Published: 2:16 PM 9/23/2013
I have just had another RAAF UAP file digitized by the National Archives of Australia. File series J63, control symbol 5/40/Air Part 2 is titled "Reports on Unidentified Flying Objects."
It originated with RAAF base Townsville and has a date range of 1971 to 1974. It is a 331 page file.
The file is a mix of reports of low level interest lights in the sky with a couple of more interesting reports. I summarize two of these in this post:
18 June 1971. Burketown, Queensland.
At 6.38 pm, according to a report from the Burketown police to the Naval Intelligence Centre, a UFO was seen by several residents. It was a "luminous cigar-shaped object", orange into red color and then a "clear light color." It was seen to the west, on the southerly side of the setting Sun.
The sky was clear. It travelled north to south along, and above the horizon. It travelled slowly, became momentarily stationary; then lost altitude; then changed to an easterly course. Moments later it changed to a southwest course. It disappeared into the southwest. Total duration was 17 minutes.
The police report was signed by SSgt 2/c W G Boon and stated in part, "The circumstances of the sighting are regarded as unusual and cannot be explained here." There were no aircraft in the area at the time.
4 January 1974 Townsville, Queensland.
At 8.50 pm, weather observer Leslie William Onley, was using a met. radar type 277F at the Townsville aerodrome when
he observed an unusual radar trace bearing 280 degrees, elevation 85-87 degrees. He stated "There are no signals in this area at 11 nautical miles/66,000 ft. high. Aerial 85 to 90 degrees elevation."
Height wise, "First sighted 66000 ft. descended to 4600 ft. in ten minutes."
To the question "Describe any deviation or maneuvers" he responded "Slight spiral through 280 deg. to 360 deg. north to 140 deg."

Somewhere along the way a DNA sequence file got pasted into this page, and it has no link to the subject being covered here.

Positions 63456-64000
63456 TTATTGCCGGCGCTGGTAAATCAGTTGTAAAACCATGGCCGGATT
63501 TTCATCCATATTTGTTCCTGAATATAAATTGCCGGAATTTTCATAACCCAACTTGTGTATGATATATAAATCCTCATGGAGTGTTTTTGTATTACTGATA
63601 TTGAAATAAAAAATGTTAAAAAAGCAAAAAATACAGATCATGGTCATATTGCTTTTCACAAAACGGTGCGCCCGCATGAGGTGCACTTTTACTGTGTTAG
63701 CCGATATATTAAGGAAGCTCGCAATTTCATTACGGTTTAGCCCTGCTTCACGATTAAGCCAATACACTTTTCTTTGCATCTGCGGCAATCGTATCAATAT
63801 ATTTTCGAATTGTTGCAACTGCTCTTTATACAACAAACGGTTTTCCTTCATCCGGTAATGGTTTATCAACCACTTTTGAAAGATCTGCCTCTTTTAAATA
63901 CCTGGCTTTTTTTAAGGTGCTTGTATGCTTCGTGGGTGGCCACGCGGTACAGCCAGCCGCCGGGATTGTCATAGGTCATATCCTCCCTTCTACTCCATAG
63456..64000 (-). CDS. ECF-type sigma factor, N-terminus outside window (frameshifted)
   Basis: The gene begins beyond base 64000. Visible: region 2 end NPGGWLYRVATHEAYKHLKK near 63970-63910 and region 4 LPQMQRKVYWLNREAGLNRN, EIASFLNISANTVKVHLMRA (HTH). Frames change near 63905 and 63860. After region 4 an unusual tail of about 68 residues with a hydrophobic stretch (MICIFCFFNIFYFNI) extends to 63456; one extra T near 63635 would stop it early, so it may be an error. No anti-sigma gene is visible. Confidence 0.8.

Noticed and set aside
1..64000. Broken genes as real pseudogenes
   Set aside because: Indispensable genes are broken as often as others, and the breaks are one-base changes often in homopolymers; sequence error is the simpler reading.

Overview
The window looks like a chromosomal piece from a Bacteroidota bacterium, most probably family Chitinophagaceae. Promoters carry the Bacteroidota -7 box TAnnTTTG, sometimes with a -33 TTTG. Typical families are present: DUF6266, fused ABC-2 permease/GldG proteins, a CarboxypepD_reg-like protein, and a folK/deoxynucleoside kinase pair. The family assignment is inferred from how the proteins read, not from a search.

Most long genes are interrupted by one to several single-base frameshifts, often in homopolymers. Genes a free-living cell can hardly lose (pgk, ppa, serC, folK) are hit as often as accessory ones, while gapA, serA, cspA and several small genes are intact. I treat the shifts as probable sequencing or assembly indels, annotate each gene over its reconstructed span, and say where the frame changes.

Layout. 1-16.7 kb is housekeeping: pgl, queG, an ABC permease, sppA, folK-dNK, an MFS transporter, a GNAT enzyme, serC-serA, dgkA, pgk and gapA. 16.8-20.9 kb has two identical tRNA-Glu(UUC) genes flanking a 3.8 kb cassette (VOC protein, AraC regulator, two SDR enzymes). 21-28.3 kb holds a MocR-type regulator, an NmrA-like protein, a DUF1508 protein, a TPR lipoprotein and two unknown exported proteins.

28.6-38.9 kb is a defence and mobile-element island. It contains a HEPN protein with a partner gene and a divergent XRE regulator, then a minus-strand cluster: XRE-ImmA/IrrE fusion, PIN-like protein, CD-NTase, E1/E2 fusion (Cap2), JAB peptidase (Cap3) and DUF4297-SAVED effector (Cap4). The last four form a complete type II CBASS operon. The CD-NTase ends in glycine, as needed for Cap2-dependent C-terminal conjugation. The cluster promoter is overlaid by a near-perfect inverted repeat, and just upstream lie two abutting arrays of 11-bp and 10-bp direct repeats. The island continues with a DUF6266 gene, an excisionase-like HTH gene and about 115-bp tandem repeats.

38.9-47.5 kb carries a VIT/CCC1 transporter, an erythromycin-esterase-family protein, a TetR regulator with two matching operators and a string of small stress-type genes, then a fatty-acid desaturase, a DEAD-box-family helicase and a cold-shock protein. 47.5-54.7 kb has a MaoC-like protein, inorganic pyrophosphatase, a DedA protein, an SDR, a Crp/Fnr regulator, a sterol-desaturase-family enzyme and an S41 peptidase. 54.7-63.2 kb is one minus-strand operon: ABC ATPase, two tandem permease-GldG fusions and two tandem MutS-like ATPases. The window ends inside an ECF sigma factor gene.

It was last observed by radar at 85/90 deg. elevation on a bearing of 140 deg. "Heavy pulsing of all radar scanners plus "A" scan blotted trace radar parked and turned down."
A hand written note, signed by Onley reads:
"Radar scan noted 40 deg. arc, from 90 deg. down to 50 deg. This particular radar does not go over 90 deg. elevation. Azimuth arc measured 40 deg., also clear cut signal. Dimension on "A" scan - range 2,500 yards through target. First sighted 66,000 ft. tracked to 4600 ft.
"When heavy pulsing on all scans blotted out signal and radar was parked and rapidly turned down."
The RAAF investigating officer typed:
"Mr. Onley estimates that the actual length of the echo was about 2,500 yards."
DCA radar technicians suggested that the radar may have experienced a period of "heavy pulsing" during the range wind down stage. Mr. Onley is quite certain that this was not the case and the radar has not displayed this type of malfunction since the unusual echo was sighted."
The RAAF's conclusion was "...the most probable cause of the unusual contact on the radar was the effect of anomalous propagation."